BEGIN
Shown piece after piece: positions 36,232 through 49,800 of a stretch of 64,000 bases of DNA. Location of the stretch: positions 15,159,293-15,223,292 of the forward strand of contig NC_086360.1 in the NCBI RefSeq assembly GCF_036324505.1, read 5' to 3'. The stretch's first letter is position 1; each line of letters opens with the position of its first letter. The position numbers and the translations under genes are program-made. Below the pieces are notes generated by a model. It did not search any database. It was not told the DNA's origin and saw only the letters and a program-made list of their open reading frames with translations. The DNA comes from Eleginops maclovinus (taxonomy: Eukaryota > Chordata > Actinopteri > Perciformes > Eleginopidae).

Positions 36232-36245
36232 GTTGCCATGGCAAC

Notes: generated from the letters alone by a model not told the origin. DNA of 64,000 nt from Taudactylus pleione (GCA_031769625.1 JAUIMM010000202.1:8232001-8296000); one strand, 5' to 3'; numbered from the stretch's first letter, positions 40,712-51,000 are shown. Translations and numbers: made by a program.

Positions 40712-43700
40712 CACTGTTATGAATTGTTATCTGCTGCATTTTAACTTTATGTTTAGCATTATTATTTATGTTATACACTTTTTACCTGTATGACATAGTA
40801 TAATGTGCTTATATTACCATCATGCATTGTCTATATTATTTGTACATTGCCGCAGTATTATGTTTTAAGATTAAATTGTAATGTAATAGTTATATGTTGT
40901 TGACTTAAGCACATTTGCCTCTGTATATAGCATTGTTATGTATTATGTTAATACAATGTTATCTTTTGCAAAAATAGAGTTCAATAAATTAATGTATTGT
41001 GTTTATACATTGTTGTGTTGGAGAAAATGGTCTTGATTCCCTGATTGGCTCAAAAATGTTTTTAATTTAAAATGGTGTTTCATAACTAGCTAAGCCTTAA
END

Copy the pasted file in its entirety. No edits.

Shown piece after piece: positions 36,232 through 49,800 of a stretch of 64,000 bases of DNA. Location of the stretch: positions 15,159,293-15,223,292 of the forward strand of contig NC_086360.1 in the NCBI RefSeq assembly GCF_036324505.1, read 5' to 3'. The stretch's first letter is position 1; each line of letters opens with the position of its first letter. The position numbers and the translations under genes are program-made. Below the pieces are notes generated by a model. It did not search any database. It was not told the DNA's origin and saw only the letters and a program-made list of their open reading frames with translations. The DNA comes from Eleginops maclovinus (taxonomy: Eukaryota > Chordata > Actinopteri > Perciformes > Eleginopidae).

Positions 36232-36245
36232 GTTGCCATGGCAAC

Notes: generated from the letters alone by a model not told the origin. DNA of 64,000 nt from Taudactylus pleione (GCA_031769625.1 JAUIMM010000202.1:8232001-8296000); one strand, 5' to 3'; numbered from the stretch's first letter, positions 40,712-51,000 are shown. Translations and numbers: made by a program.

Positions 40712-43700
40712 CACTGTTATGAATTGTTATCTGCTGCATTTTAACTTTATGTTTAGCATTATTATTTATGTTATACACTTTTTACCTGTATGACATAGTA
40801 TAATGTGCTTATATTACCATCATGCATTGTCTATATTATTTGTACATTGCCGCAGTATTATGTTTTAAGATTAAATTGTAATGTAATAGTTATATGTTGT
40901 TGACTTAAGCACATTTGCCTCTGTATATAGCATTGTTATGTATTATGTTAATACAATGTTATCTTTTGCAAAAATAGAGTTCAATAAATTAATGTATTGT
41001 GTTTATACATTGTTGTGTTGGAGAAAATGGTCTTGATTCCCTGATTGGCTCAAAAATGTTTTTAATTTAAAATGGTGTTTCATAACTAGCTAAGCCTTAA